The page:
Oct 21 Stuart Singleton-White

When the government dithers business leads.

Posted by: Stuart Singleton-White
Tagged in: Sustainability , Politics , osborne , Climate , Business

Today sees another report confirming a rise in global mean surface temperatures.  It is yet another report completely unable to disprove the impact that humans are having on that temperature rise (natural fluctuations accepted).  Yet our government dithers. Worse, the recent speech by George Osborne, addressing the Tory faithful, and the subsequent about face by his junior energy ministers, shows that not only are elements of this Coalition Government beginning to see the need to take action as being too expense, many are now openly hostile to any action on climate change and the requisite planned transition to a low carbon economy that must follow.  Ideology trumping evidence once more.

This week that dithering has continued.  We have been subjected to a spate of confusing announcements from the Department of Energy and Climate Change (DECC).  The announcement of the cancellation of the only remaining carbon capture and storage (CCS) project, and a curates egg of an announcement on renewable subsidies – ripping the heart out of the emerging solar industry (thus threatening thousands of local jobs), while maintaining support for marine renewables, being two such examples.  And then we have the rumoured forth coming cuts in the Feed in Tariffs programme dealing a further blow to our solar industry.   Feed in Tariffs have simply been too popular and the Treasury doesn’t like them.  Of course we know that much of this dithering isn’t dithering at all.  It’s throwing a sop to the right wing media and Tory backbenchers who have focused on green taxes as being the cause of our high fuel bills.  Another myth and another example of ideology trumping evidence.

Fortunately business isn’t fooled by such irresponsible gimmicks and political posturing.  They know that climate change is a real issue.  An issue that isn’t for tomorrow but must be addressed today.  They are showing the type of leadership, in both policy and practice, that is so lacking from our political leaders.  Here are just three examples.

With only six weeks before the UN circus arrives in Durban, South Africa, for the next round of climate talks, the 2C Challenge has issued a communiqué signed by more than 200 of the world’s leading businesses.  The communiqué “calls on governments to break the deadlock in the international climate change negotiations and take the necessary action at a national level.” Are you listening Messrs’ Cameron, Osborne and Clegg?  Many of those companies are taking real and practical steps to reduce their own carbon emissions and footprint.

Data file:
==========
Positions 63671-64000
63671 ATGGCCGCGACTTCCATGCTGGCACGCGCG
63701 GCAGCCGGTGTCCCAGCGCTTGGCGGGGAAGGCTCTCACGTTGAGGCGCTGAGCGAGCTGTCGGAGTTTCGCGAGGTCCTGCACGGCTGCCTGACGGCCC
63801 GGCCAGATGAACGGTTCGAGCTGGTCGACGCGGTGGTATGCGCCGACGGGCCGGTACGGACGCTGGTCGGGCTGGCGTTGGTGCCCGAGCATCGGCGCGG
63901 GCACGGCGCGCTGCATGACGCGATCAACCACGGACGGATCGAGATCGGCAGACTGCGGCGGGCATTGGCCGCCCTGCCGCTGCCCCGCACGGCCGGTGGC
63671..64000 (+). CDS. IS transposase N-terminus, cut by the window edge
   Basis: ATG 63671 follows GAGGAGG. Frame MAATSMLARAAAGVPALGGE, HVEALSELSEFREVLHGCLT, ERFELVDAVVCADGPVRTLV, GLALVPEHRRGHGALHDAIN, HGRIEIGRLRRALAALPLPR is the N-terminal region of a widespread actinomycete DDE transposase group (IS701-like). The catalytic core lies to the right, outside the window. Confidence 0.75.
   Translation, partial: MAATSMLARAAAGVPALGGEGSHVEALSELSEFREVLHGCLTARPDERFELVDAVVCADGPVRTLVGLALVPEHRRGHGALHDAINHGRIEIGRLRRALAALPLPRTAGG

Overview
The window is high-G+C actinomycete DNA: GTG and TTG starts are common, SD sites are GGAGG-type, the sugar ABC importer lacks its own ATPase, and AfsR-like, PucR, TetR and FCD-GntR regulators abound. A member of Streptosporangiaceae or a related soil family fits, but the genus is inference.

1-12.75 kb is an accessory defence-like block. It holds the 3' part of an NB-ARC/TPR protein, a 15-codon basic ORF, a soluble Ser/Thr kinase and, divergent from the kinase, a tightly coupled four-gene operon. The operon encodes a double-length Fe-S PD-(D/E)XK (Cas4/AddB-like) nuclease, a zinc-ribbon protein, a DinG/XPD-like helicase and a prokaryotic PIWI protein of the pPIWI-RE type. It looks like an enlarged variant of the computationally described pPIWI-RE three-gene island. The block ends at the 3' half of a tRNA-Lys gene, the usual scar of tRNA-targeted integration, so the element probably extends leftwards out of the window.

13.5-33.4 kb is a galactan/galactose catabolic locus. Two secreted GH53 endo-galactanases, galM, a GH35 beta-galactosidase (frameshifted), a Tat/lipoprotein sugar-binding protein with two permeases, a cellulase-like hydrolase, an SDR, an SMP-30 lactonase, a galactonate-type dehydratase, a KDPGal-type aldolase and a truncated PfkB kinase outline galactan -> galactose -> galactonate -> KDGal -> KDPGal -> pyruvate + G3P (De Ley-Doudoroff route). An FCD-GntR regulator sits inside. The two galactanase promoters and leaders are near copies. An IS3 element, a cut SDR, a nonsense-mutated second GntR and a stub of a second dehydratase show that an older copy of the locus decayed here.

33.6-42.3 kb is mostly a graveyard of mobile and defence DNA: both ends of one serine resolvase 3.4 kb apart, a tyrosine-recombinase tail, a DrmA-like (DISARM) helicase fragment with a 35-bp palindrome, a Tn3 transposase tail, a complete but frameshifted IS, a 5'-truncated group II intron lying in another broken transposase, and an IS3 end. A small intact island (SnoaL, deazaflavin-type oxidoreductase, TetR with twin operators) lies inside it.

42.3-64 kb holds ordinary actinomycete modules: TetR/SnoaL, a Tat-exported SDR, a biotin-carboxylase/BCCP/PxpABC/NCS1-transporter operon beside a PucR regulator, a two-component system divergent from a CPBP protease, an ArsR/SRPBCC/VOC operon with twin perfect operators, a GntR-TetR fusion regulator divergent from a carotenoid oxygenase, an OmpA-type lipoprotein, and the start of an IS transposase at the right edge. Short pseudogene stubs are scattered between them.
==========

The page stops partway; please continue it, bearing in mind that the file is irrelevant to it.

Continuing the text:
But it is not only large businesses that are showing leadership.  Many of our medium and small businesses are also working hard, and frankly need more government support.

The Commercial Group is leading the way is sustainability.  Through many innovative programmes, involving its entire staff and many of its customers, it has achieved some remarkable results. While seeing a 41 per cent growth in business it has reduced its operating carbon by 75 per cent and the waste it sends to landfill by 93 per cent.

Reading Transport, running buses in and around Reading, now has hybrid buses making up a third of its fleet.  This is delivering a 40 per cent reduction in carbon emission for each hybrid bus they have running on Reading’s roads.  These are new high quality buses providing things like free wifi, more leg room and a smoother ride.  Not surprising then to see their passenger numbers rising, even in these difficult economic times.

Perhaps if government is as pro-business as it claims, it should ditch its rhetoric about cutting regulation and start understanding that strong leadership on climate change and clear incentives to move to a low carbon business model is what is needed.


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